De Strippkes Trekker

An autumn day that I didn’t expect like this in November. Luminous. A sky as if painted with sea blue. A drive from Düren, further through villages never seen. Road villages. Green, there is a lot of it on both sides. A ride into a perfect world. At least that’s what it looks like to me. I am in the Eifel, in the Hürtgenwald. Since I had imagined this region with rocks folded by time and eerily gloomy.

And then I see it, on the hill the Roman Catholic monastery of the Franciscan Order towers. Vossenack Monastery has a coeducational Franciscan grammar school and a boarding school for boys. I see the church, the monastery, the buildings, connected and as well separated. It is quiet here, a wide silence that reaches for me. Already, vividly narrating, the leader of the monastery, Brother Wolfgang Mauritz, leads me through endless paths inside the buildings, and already huge figures and puppets nod at me, turning and casting shadows. Austere. Laughing. Diabolic. Witches and demonic creatures whisper with a magical mouse in a blue dress on strings, with important looking old men who possibly will be representing kings and in between the blond shock of hair of the little prince shines.

© Simon Düring/Köln

What Antonie de Saint-Exupéry once conceived and brought into the world is now being performed by the local puppet players, they slip into this role, breathe life into it, and perform the “Strippkes Trekker” (Lower Rhine and means: “The Thread Pullers”) with dexterity and linguistic ability on the ensemble’s stage in front of the spectators in the always sold-out Kloster Kultur Keller. This theatre holds fifty seats, in which dreams only have to be nudged in order to awaken. The room is enveloped in a warm, dim light. Figures whisper, above hangs an impressive puppet of an old man and will watch. A moving-mouth puppet, a pig, seems to laugh about it. Brother Wolfgang tells with enthusiasm in his voice about ateliers in which such figures are made. In one of the workshops which is housed in the rooms and above all in the KreatiVO (Creative Centre Vossenack) he hosts on Wednesdays, during the school time, a puppet building AG in cooperation with the associated Franziskus Gymnasium.

The figures seem familiar to me, for such creatures have accompanied me for many years and determined the course of my life. I look around in a workshop room. It smells of wood, of glue. This is where marionettes are created which first are only visions. Drawings with models of the figure heads lie around, which are later modelled out of papier-mâché and plasticine. Here the corresponding bodies are produced, mainly from wood and screws, and the hands as well as the complicated playing crosses. Productions for children and adults are created after elaborate joint work in order to again be able to perform a new work. Because the “Strippkes Trekkers” do not only play in their own house, they are also on the road, in many other cities.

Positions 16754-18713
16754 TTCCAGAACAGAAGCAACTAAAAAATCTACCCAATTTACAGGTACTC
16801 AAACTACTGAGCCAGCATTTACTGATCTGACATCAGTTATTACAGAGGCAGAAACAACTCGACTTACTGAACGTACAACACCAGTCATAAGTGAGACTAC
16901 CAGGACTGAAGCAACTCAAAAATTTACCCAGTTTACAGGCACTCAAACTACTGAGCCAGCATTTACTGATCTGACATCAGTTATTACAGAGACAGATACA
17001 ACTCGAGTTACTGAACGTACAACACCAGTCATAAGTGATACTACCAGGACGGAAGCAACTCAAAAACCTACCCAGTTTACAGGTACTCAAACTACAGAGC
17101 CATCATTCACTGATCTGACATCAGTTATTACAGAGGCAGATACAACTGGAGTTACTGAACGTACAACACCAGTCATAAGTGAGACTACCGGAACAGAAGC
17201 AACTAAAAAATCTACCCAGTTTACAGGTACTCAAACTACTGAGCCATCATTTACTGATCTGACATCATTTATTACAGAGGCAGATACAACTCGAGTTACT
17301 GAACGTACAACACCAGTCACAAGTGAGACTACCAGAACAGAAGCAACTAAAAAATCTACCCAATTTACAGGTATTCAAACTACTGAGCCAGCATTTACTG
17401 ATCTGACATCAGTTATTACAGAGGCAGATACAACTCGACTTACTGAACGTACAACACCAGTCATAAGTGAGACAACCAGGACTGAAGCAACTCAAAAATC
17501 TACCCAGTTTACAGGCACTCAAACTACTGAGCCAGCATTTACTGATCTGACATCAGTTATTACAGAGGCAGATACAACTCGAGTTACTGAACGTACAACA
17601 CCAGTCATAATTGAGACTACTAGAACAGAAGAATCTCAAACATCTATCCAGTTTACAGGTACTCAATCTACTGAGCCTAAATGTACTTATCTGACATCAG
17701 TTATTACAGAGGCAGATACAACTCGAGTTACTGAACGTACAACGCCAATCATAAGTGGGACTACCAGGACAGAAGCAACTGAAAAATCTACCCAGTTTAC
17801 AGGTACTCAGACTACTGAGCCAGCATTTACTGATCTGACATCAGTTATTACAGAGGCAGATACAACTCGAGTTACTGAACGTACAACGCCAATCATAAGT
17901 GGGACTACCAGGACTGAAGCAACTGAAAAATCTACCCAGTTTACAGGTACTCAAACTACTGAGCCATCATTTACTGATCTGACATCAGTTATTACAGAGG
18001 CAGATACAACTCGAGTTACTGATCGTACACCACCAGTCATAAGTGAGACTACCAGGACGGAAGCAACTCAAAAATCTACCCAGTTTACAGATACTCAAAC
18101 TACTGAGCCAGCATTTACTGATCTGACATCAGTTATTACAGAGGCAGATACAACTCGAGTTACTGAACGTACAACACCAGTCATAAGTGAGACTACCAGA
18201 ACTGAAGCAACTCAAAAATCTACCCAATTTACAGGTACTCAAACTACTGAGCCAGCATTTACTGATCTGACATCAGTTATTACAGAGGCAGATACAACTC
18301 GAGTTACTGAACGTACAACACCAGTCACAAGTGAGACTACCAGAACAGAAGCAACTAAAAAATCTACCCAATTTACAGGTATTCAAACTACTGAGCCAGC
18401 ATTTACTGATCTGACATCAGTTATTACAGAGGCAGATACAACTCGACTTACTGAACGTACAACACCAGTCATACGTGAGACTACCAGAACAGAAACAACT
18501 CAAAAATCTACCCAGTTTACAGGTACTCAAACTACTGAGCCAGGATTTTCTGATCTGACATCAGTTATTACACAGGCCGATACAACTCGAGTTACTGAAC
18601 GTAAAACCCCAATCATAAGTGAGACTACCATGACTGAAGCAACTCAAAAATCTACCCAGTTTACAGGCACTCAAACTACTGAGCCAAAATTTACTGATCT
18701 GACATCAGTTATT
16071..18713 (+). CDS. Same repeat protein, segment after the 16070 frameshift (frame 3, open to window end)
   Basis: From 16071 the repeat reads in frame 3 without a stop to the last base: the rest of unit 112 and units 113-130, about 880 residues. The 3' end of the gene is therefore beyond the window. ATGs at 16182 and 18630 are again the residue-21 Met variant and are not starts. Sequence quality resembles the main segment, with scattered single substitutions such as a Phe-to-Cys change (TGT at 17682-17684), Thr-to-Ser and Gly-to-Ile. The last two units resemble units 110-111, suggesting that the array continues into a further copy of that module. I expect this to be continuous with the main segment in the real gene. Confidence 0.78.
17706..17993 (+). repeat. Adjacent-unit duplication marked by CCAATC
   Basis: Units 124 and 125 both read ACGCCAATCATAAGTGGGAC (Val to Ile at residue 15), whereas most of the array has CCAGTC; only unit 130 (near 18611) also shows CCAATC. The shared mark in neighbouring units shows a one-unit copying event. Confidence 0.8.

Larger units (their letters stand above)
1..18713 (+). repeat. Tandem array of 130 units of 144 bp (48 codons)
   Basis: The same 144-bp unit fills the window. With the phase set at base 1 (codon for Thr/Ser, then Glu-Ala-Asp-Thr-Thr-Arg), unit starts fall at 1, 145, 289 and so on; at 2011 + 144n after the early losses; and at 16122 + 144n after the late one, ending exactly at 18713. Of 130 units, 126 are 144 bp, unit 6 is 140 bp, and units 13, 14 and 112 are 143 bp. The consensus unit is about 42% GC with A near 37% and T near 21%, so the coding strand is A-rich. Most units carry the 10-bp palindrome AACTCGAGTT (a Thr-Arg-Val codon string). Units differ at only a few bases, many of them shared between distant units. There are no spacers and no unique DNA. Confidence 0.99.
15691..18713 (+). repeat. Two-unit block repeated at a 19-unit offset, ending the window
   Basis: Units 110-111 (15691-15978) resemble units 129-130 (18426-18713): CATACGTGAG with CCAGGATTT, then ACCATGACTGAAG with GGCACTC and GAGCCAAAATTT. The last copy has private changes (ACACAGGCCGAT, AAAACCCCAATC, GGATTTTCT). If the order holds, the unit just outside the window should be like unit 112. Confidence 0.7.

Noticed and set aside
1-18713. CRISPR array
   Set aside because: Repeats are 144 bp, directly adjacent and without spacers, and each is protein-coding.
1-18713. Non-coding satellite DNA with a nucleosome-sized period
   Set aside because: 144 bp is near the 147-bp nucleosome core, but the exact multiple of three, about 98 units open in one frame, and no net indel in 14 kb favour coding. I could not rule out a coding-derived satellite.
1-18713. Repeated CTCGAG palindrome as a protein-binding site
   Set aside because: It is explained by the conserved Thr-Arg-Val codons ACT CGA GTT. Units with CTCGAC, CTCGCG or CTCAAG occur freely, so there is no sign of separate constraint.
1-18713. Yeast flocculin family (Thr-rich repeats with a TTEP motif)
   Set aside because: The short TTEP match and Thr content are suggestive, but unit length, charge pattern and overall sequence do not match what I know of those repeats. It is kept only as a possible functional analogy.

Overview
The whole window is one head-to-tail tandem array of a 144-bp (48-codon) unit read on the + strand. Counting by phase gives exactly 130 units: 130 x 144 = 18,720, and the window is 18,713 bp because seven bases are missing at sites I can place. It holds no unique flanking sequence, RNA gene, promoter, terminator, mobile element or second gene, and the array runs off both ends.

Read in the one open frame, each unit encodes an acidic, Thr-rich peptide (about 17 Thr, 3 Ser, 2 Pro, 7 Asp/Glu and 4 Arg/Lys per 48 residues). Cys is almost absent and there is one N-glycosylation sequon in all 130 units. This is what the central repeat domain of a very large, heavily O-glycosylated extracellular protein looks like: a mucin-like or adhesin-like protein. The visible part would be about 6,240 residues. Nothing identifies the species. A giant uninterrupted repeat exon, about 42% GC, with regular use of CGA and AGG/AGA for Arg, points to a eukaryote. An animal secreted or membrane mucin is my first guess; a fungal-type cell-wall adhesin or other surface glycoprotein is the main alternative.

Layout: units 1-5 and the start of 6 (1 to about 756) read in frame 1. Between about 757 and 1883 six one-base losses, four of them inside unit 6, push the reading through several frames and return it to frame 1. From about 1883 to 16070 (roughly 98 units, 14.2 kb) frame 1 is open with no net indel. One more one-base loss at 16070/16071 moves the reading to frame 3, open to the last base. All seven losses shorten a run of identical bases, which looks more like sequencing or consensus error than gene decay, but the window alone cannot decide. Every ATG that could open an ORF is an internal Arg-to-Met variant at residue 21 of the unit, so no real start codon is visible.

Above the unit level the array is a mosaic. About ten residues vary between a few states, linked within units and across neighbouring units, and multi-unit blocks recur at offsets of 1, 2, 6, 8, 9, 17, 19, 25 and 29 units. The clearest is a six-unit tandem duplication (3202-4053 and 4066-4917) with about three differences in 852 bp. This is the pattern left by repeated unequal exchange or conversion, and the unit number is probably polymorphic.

© Simon Düring/Köln

What possibly may at first seem playful in the workshop – the work is not, it is complicated, precisely conceived and imbued with the joy of letting new creatures become. In the corridors there are display cases with figures from Indonesia, Japan, Russia and other countries, in splendid robes and with mysterious mienes.

Another room again. Papers, folders, files. And there are little puppets on the tables. One can see, these have their own special stories. Glamorous? No, they’re not like that. Plain. The years have touched them. Two figures side by side, they immediately create contradictory and intense feelings, even before Br. Wolfgang tells something from their story. The somewhat better preserved one was carved by an American prisoner of war, the clothes are still in good condition, he must have had access to quite decent fabrics. Sewn by hand. Next to it, a photo. Soldiers. And there you also can see its creator. And the smaller figure, bedded on a light cloth, shabby, tattered clothes, touches me immediately, especially when I hear: “This also was made by a prisoner of war, carved from a bedpost, and he must have laboriously collected up the rags for the suit.” Stitch by stitch I believe I feel desolation and hope. What is the fate behind it? What has been used by that man to carve this serious face?

Later, I also can go under the roof. Also here a workshop, which is reserved only for the ensemble. Back again through corridors and corridors, past stories that murmur and giggle, into one of the monastery kitchens. Fantastic. Old-fashioned in a way that conveys a ‘feeling of home’, the bottles for the apple liqueur that will soon be bottled are already standing on a table. Even such delicacies are made by the so talented Br. Wolfgang, too.

When I go home again the next day after my reading in this enchanting theatre, I think I could stay in the House of Enchantment for a while.

At home I am left with the Dülmener Rose, a delicious jelly, of course also made in the monastery from monastery apples.

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